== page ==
The episode “Bart Sells His Soul” has been much scrutinized and, since its initial airing in 1995, oft used in sermons and Sunday schools as a teaching tool. Here, not only is it suggested that the spiritual soul is real, but that life is meaningless without it. After selling his soul to friend Millhouse—in the form of a contract—for $5, Bart’s life collapses into a barren existence whereby he cannot even laugh at his beloved “Itchy and Scratchy” sketches. As is typical of The Simpsons’ balanced approach to controversial matters, though, Lisa is also employed to offer a more rationalist perspective. She explains that while it might not be literally real, the soul is the symbol of one’s being. The episode ends with Bart’s prayers for his soul’s return answered as Lisa retrieves the contract for him.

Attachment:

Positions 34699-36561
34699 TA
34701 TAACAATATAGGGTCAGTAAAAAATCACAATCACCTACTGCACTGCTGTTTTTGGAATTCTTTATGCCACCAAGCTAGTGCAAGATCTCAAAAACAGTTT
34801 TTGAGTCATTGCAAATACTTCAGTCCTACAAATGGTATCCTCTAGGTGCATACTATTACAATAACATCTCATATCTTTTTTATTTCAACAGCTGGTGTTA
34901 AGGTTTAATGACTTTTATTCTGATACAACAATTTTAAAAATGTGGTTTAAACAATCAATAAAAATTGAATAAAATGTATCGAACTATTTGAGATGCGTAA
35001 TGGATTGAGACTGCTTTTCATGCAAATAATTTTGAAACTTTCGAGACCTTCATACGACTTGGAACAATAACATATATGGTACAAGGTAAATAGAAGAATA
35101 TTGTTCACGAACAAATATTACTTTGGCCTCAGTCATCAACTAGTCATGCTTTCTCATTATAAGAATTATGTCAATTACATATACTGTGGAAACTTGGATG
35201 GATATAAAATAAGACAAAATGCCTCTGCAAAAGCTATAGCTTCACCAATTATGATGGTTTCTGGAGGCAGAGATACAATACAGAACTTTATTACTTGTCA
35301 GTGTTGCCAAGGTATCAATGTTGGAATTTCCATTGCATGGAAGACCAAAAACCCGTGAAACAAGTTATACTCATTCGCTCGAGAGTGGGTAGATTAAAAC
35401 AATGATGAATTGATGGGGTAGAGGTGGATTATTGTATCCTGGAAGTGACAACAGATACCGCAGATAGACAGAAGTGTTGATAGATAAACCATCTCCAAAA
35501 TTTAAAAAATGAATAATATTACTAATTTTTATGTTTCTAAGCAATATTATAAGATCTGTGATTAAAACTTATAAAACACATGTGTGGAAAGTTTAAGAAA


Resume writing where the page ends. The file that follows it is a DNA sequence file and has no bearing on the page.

Another episode, “Homer the Heretic”, focuses upon the community, charity, and social service that religions call for. Opting for a more leisurely life of sloth, Homer decides to give up on going to church with his family, much to his wife’s chagrin. Marge’s concern is not only about Homer’s apostasy, but also the negative influence his choice will have on his children. “What’s the big deal about going to some building every Sunday? Isn’t God everywhere?” Homer rhetorically asks. “What if we picked the wrong religion? Aren’t we just making God madder and madder?” he adds.  These are questions one can imagine Sunday schools picking up on for discussion, particularly in light of Bart’s enthusiastic responses of “tell it like it is” and “testify” to Homer’s rationalizations.